Blueprint for a new kind of school

In the first F2F meeting of Concordia Chicago‘s EDT 6060 (on the future of instructional design) we had a discussion spurred by this brief history of Instructional Technology over the last century in the USA.

The questions we posed after viewing it were:  Why are classrooms today so much like those of 100 years ago? and What needs to change?  So I was able to offer my vision of a blended, open school that uses open-source  personalized computer based learning, small-group learning projects, and large group speaking and listening. (See this , this  this post for previous wikinesses on the future of schools.)  
Some of Thomas Edison’s “vision-eering” for education

I painted them the quick picture: inside the bricks-and-mortar high school building, we bust through a large number of classroom walls, and create an open, adaptable learning space with chairs and tables and ubiquitous, hi-speed wifi. Every kid has an IEP and  their day is spent working through self-paced learning modules, small-group and large group projects, meaningful PE, and just enough structure and community that everyone felt part of something important, but not so much stricture that anyone’s natural learning potential would be inhibited. There would be parallel learning–kids helping kids–and the school year would be extended right through the summer months.  In some regards, the San Francisco Flex Academy resembles this high school of the future. And one of the reasons my “new school model” would tip would be economic–it would cost less.
My cohort’s collective power to polish and correct my profferred vision then took place–classmates suggesting that my model would not work for those without intrinsic motivation or self-discipline; that it would be best to grandfather such an approach in from the grammar schools up; that at-risk kids would pose the same challenges; and that getting this over the faculty would be the biggest challenge.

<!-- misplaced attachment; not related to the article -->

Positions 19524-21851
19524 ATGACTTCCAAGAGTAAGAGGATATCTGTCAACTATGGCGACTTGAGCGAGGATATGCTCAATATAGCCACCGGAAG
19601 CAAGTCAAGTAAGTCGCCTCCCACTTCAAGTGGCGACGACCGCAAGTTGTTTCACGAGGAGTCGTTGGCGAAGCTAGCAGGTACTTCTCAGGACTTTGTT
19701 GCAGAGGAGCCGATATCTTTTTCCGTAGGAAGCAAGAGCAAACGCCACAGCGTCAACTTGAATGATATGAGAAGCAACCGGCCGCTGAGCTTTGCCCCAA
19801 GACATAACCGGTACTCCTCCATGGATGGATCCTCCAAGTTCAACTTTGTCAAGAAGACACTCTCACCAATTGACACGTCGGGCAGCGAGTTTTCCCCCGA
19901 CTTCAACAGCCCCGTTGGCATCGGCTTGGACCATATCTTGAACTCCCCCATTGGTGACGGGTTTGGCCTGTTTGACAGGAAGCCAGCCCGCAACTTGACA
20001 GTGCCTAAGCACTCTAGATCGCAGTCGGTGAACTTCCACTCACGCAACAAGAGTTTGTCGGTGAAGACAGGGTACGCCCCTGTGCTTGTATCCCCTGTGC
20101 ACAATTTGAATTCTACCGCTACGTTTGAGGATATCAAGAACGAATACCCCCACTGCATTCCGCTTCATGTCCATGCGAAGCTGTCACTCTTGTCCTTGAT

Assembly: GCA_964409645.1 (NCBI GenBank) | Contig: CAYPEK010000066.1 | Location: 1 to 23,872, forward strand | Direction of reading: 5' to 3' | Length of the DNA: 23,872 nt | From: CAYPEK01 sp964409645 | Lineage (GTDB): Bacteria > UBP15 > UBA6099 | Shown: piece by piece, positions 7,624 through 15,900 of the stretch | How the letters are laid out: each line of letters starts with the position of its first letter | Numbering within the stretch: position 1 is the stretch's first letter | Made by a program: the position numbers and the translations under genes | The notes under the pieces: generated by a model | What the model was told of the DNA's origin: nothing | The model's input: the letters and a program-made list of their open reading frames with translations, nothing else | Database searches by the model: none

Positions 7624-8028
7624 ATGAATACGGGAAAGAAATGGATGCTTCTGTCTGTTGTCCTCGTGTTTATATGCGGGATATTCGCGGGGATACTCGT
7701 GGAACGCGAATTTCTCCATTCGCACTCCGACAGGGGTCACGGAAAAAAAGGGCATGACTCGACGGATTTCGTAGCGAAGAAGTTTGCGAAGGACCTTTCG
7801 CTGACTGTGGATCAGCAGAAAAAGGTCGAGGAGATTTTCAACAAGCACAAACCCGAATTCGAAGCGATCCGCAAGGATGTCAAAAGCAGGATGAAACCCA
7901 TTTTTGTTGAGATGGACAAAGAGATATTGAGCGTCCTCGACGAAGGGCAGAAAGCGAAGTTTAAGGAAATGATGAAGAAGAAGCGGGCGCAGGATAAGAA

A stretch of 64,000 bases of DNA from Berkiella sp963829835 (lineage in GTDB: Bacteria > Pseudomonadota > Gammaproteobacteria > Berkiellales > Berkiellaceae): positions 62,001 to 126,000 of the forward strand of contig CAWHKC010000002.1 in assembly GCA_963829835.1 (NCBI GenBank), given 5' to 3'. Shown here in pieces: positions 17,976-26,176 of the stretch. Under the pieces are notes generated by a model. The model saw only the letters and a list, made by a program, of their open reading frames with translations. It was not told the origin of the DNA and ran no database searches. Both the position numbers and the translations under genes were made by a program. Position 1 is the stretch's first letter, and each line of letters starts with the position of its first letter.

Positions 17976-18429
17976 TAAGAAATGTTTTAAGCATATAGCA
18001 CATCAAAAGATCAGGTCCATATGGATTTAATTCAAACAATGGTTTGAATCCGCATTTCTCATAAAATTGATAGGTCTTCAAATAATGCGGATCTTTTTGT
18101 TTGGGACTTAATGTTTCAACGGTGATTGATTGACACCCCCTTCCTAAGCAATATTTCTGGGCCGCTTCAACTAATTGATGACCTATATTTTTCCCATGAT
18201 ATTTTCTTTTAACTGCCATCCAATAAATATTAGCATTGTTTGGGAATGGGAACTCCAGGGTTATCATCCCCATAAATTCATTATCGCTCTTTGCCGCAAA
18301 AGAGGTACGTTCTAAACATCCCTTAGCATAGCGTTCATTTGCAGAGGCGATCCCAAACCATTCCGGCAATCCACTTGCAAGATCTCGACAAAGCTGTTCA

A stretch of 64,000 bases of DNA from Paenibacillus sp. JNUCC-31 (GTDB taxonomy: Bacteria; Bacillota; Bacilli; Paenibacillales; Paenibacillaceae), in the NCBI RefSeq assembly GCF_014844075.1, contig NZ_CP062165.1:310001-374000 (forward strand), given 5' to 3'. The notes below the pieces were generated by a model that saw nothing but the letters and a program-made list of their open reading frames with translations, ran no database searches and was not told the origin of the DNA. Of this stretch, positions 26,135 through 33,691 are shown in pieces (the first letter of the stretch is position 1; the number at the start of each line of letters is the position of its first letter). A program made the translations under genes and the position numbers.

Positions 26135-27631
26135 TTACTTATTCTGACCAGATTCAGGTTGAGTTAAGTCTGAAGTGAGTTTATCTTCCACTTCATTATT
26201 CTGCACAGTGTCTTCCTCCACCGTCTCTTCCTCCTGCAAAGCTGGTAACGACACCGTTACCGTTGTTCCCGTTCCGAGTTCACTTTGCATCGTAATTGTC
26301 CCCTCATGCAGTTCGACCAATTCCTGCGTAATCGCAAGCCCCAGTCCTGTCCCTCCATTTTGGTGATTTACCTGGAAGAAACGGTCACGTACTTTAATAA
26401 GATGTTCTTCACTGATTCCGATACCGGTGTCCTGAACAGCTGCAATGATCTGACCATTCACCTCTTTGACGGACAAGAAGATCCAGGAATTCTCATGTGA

But without vision, the people perish, so let me offer here some initial thoughts on the foundations of such a new school model–a sketchy blueprint, if you will, of a new charter school model.

First, its constitutional creed–its statement of first principles, self-evident truths upon which the school will be built. Who would not agree to these would not be among our founders:

  • that all children can learn, according to their own potentials and individual talents; that they learn without respect to arbitrary, externally-imposed age-levels
  • that learning needs to take place individually, in small-groups, and in large group settings
  • that for maximal learning,  children need supportive, stable community of adults including teachers, community members, adminstrtors, and parents who will nurture his/her maximal growth and development
  • that education is at the heart of a society, and needs to reflect, develop, and perpetuate the best social values
  • that all children require regular, rigorous outdoor education

We would also adopt as essential learning activities and conditions (but not exculsively) these,

  • mandatory community service
  • no building/class size larger than 150
  • mandatory work/internships for higher grades (a vocational focus)
  • outdoor P.E. 
  • a communal, school garden from which food is served and to which school compost is contributed
  • Internet communications
  • mandatory vocational skills classes like computer programming, carpentry, agriculture, plumbing, basic engineering

If it serviced children from impossible (that is, toxic to education) neighborhoods, then perhaps the school would be residential.

And you’ll notice I don’t mention standardized tests, but the idea is that if the school is doing basic literacy and numeracy (“the power standards”) in addition to these founding conditions, the tests scores will be strong.

Would you help found this new charter, wikiness reader? What ideas would you include in the school of the future?

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